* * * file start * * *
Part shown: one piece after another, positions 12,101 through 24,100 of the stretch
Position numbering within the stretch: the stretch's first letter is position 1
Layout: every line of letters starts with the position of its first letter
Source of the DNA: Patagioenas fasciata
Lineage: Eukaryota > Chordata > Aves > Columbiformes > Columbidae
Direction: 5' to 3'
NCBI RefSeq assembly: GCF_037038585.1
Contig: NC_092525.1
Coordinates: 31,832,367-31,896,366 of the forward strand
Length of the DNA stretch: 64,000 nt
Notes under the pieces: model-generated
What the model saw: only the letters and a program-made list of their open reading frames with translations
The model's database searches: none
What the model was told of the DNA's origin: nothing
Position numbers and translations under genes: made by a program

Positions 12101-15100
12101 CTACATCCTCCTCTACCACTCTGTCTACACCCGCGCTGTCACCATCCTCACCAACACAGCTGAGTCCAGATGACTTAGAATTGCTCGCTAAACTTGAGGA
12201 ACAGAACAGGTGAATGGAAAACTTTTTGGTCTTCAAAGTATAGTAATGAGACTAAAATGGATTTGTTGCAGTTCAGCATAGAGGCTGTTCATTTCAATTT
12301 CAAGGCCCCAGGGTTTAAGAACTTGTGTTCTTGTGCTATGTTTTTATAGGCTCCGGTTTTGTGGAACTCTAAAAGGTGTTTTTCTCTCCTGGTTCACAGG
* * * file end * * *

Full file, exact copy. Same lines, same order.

Part shown: one piece after another, positions 12,101 through 24,100 of the stretch
Position numbering within the stretch: the stretch's first letter is position 1
Layout: every line of letters starts with the position of its first letter
Source of the DNA: Patagioenas fasciata
Lineage: Eukaryota > Chordata > Aves > Columbiformes > Columbidae
Direction: 5' to 3'
NCBI RefSeq assembly: GCF_037038585.1
Contig: NC_092525.1
Coordinates: 31,832,367-31,896,366 of the forward strand
Length of the DNA stretch: 64,000 nt
Notes under the pieces: model-generated
What the model saw: only the letters and a program-made list of their open reading frames with translations
The model's database searches: none
What the model was told of the DNA's origin: nothing
Position numbers and translations under genes: made by a program

Positions 12101-15100
12101 CTACATCCTCCTCTACCACTCTGTCTACACCCGCGCTGTCACCATCCTCACCAACACAGCTGAGTCCAGATGACTTAGAATTGCTCGCTAAACTTGAGGA
12201 ACAGAACAGGTGAATGGAAAACTTTTTGGTCTTCAAAGTATAGTAATGAGACTAAAATGGATTTGTTGCAGTTCAGCATAGAGGCTGTTCATTTCAATTT
12301 CAAGGCCCCAGGGTTTAAGAACTTGTGTTCTTGTGCTATGTTTTTATAGGCTCCGGTTTTGTGGAACTCTAAAAGGTGTTTTTCTCTCCTGGTTCACAGG